Superfund: Trends in Federal Funding and Cleanup of EPA’s Nonfederal National Priorities List Sites

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What GAO Found

Annual federal appropriations to the Environmental Protection Agency’s (EPA) Superfund program generally declined from about $2 billion to about $1.1 billion in constant 2013 dollars from fiscal years 1999 through 2013. EPA expenditures—from these federal appropriations—of site-specific cleanup funds on remedial cleanup activities at nonfederal National Priorities List (NPL) sites declined from about $0.7 billion to about $0.4 billion during the same time period. Remedial cleanup activities include remedial investigations, feasibility studies, and remedial action projects (actions taken to clean up a site). EPA spent the largest amount of cleanup funds in Region 2, which accounted for about 32 percent of cleanup funds spent at nonfederal NPL sites during this 15-year period. The majority of cleanup funds was spent in seven states, with the most funds spent in New Jersey—over $2.0 billion in constant 2013 dollars, or more than 25 percent of cleanup funds.

From fiscal years 1999 through 2013, the total number of nonfederal sites on the NPL annually remained relatively constant, while the number of remedial action project completions and construction completions generally declined. Remedial action project completions generally occur when the physical work is finished and the cleanup objectives of the remedial action project are achieved. Construction completion occurs when all physical construction at a site is complete, all immediate threats have been addressed, and all long-term threats are under control. Multiple remedial action projects may need to be completed before a site reaches construction completion. The total number of nonfederal sites on the NPL increased from 1,054 in fiscal year 1999 to 1,158 in fiscal year 2013, and averaged about 1,100 annually. The number of remedial action project completions at nonfederal NPL sites generally declined by about 37 percent during the 15-year period. Similarly, the number of construction completions at nonfederal NPL sites generally declined by about 84 percent during the same period. The figure below shows the number of completions during this period.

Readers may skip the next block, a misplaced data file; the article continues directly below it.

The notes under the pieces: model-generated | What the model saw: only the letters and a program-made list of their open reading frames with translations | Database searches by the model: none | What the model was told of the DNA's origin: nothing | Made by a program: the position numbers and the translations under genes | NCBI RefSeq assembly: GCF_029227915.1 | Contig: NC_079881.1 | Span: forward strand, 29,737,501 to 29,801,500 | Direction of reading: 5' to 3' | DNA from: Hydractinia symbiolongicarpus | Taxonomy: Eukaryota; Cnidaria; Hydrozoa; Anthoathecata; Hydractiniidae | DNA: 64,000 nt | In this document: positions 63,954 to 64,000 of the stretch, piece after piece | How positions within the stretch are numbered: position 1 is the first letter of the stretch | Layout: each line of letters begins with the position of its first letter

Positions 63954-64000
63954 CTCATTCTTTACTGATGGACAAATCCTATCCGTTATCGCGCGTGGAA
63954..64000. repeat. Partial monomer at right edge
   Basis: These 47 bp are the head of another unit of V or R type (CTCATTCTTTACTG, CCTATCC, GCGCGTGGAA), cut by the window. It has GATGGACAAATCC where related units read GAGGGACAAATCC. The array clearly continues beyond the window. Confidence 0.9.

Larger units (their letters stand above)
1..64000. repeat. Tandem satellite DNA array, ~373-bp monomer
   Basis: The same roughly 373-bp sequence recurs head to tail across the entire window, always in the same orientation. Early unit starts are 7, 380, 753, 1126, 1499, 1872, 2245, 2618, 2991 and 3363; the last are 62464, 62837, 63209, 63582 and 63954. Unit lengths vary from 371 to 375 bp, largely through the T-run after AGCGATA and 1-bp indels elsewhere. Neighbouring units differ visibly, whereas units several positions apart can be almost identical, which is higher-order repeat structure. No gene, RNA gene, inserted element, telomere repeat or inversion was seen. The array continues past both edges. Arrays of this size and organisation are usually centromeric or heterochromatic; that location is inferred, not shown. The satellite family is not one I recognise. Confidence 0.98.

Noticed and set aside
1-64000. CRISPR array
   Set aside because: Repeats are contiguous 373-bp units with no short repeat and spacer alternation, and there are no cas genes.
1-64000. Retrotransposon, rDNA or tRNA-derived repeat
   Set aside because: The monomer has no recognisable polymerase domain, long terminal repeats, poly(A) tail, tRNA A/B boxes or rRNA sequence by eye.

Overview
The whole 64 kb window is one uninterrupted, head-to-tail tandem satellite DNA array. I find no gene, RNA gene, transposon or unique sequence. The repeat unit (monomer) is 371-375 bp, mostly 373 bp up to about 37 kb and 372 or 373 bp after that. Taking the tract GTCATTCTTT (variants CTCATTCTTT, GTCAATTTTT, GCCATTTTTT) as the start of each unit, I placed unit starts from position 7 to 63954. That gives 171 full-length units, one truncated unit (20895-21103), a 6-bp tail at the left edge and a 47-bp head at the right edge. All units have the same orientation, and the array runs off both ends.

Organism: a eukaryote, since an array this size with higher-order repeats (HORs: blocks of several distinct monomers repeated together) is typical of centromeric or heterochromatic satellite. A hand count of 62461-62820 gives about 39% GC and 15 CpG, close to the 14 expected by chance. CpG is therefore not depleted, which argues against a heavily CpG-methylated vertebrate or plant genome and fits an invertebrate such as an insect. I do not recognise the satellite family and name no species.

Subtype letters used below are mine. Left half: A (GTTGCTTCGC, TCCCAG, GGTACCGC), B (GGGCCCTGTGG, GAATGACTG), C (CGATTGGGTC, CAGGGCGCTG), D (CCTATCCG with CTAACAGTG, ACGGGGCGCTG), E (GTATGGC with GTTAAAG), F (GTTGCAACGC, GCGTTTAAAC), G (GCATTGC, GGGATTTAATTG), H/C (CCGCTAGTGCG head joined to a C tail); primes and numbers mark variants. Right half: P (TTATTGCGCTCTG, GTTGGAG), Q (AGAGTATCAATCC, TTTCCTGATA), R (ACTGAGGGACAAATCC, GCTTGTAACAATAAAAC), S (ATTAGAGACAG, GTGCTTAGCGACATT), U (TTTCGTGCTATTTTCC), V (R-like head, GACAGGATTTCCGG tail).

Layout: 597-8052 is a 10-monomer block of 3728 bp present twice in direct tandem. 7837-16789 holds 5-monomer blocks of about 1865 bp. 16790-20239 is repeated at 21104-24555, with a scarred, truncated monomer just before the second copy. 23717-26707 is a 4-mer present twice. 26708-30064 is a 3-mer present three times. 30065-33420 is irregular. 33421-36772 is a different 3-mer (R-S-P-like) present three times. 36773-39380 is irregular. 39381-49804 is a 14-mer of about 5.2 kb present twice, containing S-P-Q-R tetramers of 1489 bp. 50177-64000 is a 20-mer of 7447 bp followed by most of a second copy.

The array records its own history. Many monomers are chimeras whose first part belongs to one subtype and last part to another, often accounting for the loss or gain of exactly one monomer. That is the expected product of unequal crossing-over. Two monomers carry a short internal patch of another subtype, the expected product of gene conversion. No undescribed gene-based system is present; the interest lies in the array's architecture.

Why GAO Did This Study

Under the Superfund program, EPA places some of the most seriously contaminated sites on the NPL. At the end of fiscal year 2013, nonfederal sites made up about 90 percent of these sites. At these sites, EPA undertakes remedial action projects to permanently and significantly reduce contamination. Remedial action projects can take a considerable amount of time and money, depending on the nature of the contamination and other site-specific factors. In GAO’s 2010 report on cleanup at nonfederal NPL sites, GAO found that EPA’s Superfund program appropriations were generally declining, and limited funding had delayed remedial cleanup activities at some of these sites.

GAO was asked to review the status of the cleanup of nonfederal NPL sites. This report examines, for fiscal years 1999 through 2013, the trends in (1) the annual federal appropriations to the Superfund program and EPA expenditures for remedial cleanup activities at nonfederal sites on the NPL; and (2) the number of nonfederal sites on the NPL, the number of remedial action project completions, and the number of construction completions at nonfederal NPL sites. GAO analyzed Superfund program and expenditure data from fiscal years 1999 through 2013 (most recent year with complete data available), reviewed EPA documents, and interviewed EPA officials.

Webinar: Tools for Smart Science Journalism

Thursday, October 29, 2015 at 1:00pm Central Time
Register at

As journalists, we ignore science not only at our own peril, but at the peril of our readers and viewers. In this Webinar, you’ll learn to how make sense of scientific data and tell stories in ways that connect with your audience. You’ll get techniques and tips to improve your interviewing and reporting skills. You’ll also learn how to lift the veil from front groups to launch investigations based on informed fact-gathering.

What Will I Learn:

  • How to break down jargon for your audience and demystify the science